Children born in Australia who may face deportation
A combination handout picture shows some of the babies born in Australia to asylum seeker mothers who face deportation to one of Australia's controversial offshore asylum seeker detention centres on the Pacific Island of Nauru, in this undated handout photo released February 2, 2016 Reuters

The High Court has dismissed an appeal challenging the Australian government's offshore immigration processing and resettlement program, dashing the hopes of hundreds of asylum seekers facing deportation.

The appeal was made by a Bangladeshi woman who was granted refugee status by the Nauru government, under a visa that would confine her to the island’s immigration detention centre.

She had been brought to Australia in 2014 to seek medical treatment during the late stages of her pregnancy, after being intercepted aboard a boat by Australian authorities in 2013 and sent to Christmas Island and Nauru.

The woman is now facing imminent return to Nauru with her 10-month-old daughter, who was born in Brisbane.

Her lawyers argued she deserved full protection under the Australian constitution, and should not have to lose those protections by being detained by the Federal Government in a foreign country, outside the reach of the courts.

They also brought forth the notion that it was illegal for the Australian government to pay and operate detention centres in other countries.

“Australia should not be indefinitely warehousing people on remote islands, especially babies. The family is absolutely terrified of being forced back to an environment that we know is harmful and that we know is unsafe, particularly for women and children,” Human Rights Law Centre’s Director of Legal Advocacy, Daniel Webb said.

Although the High Court found the woman had legal standing to bring the case, it has ruled against her point of protection, and ordered her to pay the Australian Government’s legal costs.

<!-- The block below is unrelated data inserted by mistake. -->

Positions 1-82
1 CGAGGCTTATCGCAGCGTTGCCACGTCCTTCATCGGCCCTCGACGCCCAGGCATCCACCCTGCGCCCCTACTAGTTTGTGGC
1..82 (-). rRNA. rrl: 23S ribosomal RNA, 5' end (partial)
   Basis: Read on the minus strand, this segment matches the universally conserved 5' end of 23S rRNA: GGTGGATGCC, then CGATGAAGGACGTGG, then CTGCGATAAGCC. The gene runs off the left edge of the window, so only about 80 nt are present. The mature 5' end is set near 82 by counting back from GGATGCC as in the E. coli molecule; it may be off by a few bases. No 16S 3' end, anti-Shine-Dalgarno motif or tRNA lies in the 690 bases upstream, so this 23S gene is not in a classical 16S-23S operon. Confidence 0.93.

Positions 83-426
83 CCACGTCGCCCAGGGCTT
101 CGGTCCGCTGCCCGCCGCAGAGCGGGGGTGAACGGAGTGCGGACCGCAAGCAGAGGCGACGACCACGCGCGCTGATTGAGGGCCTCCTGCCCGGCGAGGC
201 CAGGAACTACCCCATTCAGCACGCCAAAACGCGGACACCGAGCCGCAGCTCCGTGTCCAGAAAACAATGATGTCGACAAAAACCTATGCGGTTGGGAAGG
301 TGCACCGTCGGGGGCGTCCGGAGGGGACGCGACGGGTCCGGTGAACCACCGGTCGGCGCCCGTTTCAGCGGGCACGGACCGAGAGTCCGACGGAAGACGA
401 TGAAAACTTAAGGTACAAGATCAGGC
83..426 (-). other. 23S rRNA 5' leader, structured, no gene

Six of the judges ruled in favour of the government, but Michelle Gordon, the court’s newest appointee, believed that regional processing powers in the Migration Act were beyond the government’s constitutional power.

Justice Gordon, a government appointee, said the provision - section 198AHA of the Migration Act - conflicts with the constitution’s assertions that “the judicial power of the commonwealth be vested exclusively in the courts which it designates”.

“[The section is invalid] because it restricts liberty otherwise than by judicial order and beyond the limits of those few and confined exception cases where the execuive, without judicial process, can detain a person,” Justice Gordon said in her written opinion.

The other six judges argued the court's decision should be supported by the Commonwealth’s constitutional power to make laws regarding “aliens”.

“The detention in custody of an alien, for the purpose of their removal from Australia, did not infringe… the Constitution because the authority, limited to that purpose, was neither punitive in character nor part of the judicial power of the Commonwealth,” Chief Justice Robert French detailed with Justices Susal Kiefel and Geoffrey Nettle.

There are fears the decision will impact the lives of the 267 asylum seekers - 91 of whom are children, including 37 babies - currently living in Australia. Many of these refugees of have already settled into new communities, and include women who have been sexually assaulted on Nauru.

“The legality is one thing, the morality is another,” Webb said in a statement.

“Ripping kids out of primary schools and sending them to be indefinitely warehoused on a tiny remote island is wrong.”

Despite the ruling, lobbyists are calling for Prime Minister Malcolm Turnbull to allow the families to stay in the country. It comes after the Greens urged the government to stop further deportations.

“The evidence is clear and it’s undeniable that Nauru is unsafe for women and children and sending them back would be torture,” senator Sarah Hanson-Young said.

“We must create a fair and efficient system that will bring people here safely and integrate them into the community, so their families can flourish.”

Immigration Minister Peter Dutton swore before the court’s judgement to take an approach that would not send the children “into harm’s way”.

“We’ll have a look at the individual cases. We’ve been very clear that we want to provide medical support to some families that are in need,” he told the Nine Network.

Asylum seekers will receive 72 hours notice from the Australian government before deportation.